How to prepare refreshing Russian kvass at home (RECIPE)

Find out how you can make refreshing, sparkling kvass with a hint of unfiltered beer.

Find out how you can make refreshing, sparkling kvass with a hint of unfiltered beer.

Yulia Mulino
The spicy aroma of rye bread and malt, the sour-sweet taste and pleasant tingling of bubbles on the tongue… That’s the joy of kvass!

Fermentation is what distinguishes kvass and makes it not only a delicious drink but also a very healthy one. Malt, flour or rye breadcrumbs are the main ingredients. Raisins are mainly used to start the fermentation process, since they contain yeast.

Kvass helps to maintain the proper functioning of the human gastrointestinal system, and prevents the spread of harmful and pathogenic microbes. It also improves the human metabolism and helps to ensure the proper functioning of the cardiovascular system.

Since medieval times, when kvass was first mentioned in 10th century chronicles, admirers of this quintessential Russian drink have believed that it strengthened and invigorated the body. Later, in the modern era, scientists determined that this was due to the high content of ‘good’ and helpful probiotic bacteria.

Today, kvass can be found in any store in Russia, as well as in Russian food stores abroad. But originally, kvass was something that people prepared at home. If you want to give it a try at home, then one advantage is that you’ll be certain of the natural quality of the ingredients that you buy yourself. 

Moreover, you can control the amount of sugar. For example, I add different amounts of sugar for different purposes. I add less sugar for kvass when I plan to use it for okroshka (a cold soup), but I add more sugar when I want a sweeter kvass for drinking. You can also add spices, zest or berries, if desired. I usually make the classic type of kvass, however.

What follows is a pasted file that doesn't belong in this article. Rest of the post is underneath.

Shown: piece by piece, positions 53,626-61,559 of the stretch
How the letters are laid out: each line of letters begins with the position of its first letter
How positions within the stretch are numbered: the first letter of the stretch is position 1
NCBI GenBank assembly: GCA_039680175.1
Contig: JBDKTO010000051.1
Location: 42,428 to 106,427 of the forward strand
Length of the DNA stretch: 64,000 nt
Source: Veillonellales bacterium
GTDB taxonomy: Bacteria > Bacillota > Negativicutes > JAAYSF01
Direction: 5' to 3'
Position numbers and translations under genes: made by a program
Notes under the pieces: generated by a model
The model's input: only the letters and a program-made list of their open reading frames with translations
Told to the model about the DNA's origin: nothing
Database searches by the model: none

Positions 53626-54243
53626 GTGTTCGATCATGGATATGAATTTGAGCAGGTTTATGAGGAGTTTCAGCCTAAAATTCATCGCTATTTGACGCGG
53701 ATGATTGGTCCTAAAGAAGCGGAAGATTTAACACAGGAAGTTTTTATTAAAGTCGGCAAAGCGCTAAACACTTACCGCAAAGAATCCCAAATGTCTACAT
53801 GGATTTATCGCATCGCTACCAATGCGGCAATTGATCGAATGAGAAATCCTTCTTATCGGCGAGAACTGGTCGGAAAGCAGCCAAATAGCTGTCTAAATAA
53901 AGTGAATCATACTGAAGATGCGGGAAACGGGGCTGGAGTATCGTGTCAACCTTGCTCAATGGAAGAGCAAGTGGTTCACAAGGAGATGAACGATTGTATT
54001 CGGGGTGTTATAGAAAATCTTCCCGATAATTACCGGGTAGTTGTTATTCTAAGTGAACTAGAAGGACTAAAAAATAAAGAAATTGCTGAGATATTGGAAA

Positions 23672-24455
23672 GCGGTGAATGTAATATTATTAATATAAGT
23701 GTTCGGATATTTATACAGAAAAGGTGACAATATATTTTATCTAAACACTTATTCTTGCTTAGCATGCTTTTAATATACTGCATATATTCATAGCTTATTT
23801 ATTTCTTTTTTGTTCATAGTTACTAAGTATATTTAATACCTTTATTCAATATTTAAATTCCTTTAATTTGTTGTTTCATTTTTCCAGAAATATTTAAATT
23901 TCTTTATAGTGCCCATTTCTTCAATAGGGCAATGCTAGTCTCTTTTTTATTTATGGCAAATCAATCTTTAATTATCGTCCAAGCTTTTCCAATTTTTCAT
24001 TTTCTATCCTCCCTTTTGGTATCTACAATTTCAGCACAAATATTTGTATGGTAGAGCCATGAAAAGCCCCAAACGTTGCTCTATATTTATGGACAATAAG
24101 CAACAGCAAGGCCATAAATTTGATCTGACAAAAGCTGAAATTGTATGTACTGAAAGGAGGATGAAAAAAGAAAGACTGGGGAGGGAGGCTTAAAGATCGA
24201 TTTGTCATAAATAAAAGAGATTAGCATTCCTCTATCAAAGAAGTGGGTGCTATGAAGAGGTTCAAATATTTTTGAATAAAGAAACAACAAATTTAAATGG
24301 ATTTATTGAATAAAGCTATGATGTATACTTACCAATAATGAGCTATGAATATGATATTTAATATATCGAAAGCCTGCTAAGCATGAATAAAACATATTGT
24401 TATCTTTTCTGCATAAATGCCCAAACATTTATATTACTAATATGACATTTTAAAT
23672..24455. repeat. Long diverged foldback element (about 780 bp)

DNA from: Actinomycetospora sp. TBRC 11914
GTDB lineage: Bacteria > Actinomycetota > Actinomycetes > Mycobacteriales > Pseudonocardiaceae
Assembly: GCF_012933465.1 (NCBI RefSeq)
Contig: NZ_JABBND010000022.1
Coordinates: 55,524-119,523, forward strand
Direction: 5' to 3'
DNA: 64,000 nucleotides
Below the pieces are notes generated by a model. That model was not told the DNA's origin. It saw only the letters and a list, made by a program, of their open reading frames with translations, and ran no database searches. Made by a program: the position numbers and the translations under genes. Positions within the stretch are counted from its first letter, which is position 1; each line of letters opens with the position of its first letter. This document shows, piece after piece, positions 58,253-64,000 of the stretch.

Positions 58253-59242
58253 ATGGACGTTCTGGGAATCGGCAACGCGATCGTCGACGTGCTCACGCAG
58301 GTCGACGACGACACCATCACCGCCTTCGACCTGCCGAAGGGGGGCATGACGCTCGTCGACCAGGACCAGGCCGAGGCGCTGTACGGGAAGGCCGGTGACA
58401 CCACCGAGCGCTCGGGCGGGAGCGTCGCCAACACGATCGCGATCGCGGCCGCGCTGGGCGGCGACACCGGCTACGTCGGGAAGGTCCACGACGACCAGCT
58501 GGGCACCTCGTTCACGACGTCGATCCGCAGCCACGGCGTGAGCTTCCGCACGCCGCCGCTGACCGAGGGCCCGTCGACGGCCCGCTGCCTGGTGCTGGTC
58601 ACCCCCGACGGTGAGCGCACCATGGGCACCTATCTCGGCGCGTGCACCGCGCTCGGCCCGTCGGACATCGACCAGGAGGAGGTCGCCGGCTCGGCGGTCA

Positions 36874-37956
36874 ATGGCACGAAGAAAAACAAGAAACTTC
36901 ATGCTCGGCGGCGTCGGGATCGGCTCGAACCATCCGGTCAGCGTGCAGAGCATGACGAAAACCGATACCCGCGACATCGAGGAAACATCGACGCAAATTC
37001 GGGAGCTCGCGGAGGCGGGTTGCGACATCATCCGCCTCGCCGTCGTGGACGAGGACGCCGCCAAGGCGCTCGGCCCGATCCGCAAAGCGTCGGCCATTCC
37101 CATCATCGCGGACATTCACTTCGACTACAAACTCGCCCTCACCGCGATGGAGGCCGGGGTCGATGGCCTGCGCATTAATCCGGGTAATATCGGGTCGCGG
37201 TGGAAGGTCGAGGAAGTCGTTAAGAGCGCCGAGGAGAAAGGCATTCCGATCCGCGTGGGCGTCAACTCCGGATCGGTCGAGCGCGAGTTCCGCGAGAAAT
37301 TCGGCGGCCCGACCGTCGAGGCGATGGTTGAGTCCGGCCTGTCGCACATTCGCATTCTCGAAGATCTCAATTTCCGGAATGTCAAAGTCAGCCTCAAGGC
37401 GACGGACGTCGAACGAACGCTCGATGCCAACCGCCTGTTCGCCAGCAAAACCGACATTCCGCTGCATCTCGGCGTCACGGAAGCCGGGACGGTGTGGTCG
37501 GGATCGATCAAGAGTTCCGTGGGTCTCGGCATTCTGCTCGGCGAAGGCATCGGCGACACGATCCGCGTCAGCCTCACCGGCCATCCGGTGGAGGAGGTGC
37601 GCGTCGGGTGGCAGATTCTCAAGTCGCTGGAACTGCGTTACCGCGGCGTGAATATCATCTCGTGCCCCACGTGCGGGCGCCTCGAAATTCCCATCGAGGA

In my childhood, my grandmother used to make kvass in the dacha all by herself. It was relatively easy to do because there were always pieces of rye bread and handfuls of raisins in the kitchen. She poured water over them, covered the liquid with gauze and left it in a warm place. This allowed the fermentation process to accelerate.

So, if you have all these ingredients, a large jar and a little patience, then you’ll have a good chance in making and enjoying your own low-alcohol, all-natural refreshing kvass.

Ingredients for a 1.5 liter-jar:

  • Water - 1.5 liters
  • Rye bread - 150 g
  • Sugar - 80 g
  • Raisins - 20 g
  • Gauze (cotton napkin)
  • 2 liters jar


1. Dry the rye breadcrumbs in the oven. At 130℃, for 20 minutes.

2. Stir the sugar in hot water. Cool until warm.

3. Place breadcrumbs and raisins in a jar. There are different opinions on whether raisins should be washed. Some argue that unwashed ones ferment better, while others prefer to quickly wash and dry them before use. I didn't wash them.

4. Fill with water.

5. Cover with gauze and put away in a warm, dark place for 3-4 days.

6. In a couple of days you will see the process of fermentation start.

7. Drain the kvass

8. Pour it into a jar with a tight lid and put it in the refrigerator.

At the start, some cooks advise to keep the closed jar or bottle in a warm place, with the addition of a few raisins and sugar to intensify the fermentation process.

9. Serve your kvass cold as a beverage, or use it as a broth for cold soup.

READ MORE: Soft drink à la Russe: Naturally sparkling currant kvass (RECIPE)

Dear readers,

Our website and social media accounts are under threat of being restricted or banned, due to the current circumstances. So, to keep up with our latest content, simply do the following:

Subscribe to our Telegram channels: Russia Beyond and The Russian Kitchen 

Subscribe to our weekly email newsletter 

Enable push notifications on our website

Install a VPN service on your computer and/or phone to have access to our website, even if it is blocked in your country 


If using any of Russia Beyond's content, partly or in full, always provide an active hyperlink to the original material.

Read more

This website uses cookies. Click here to find out more.

Accept cookies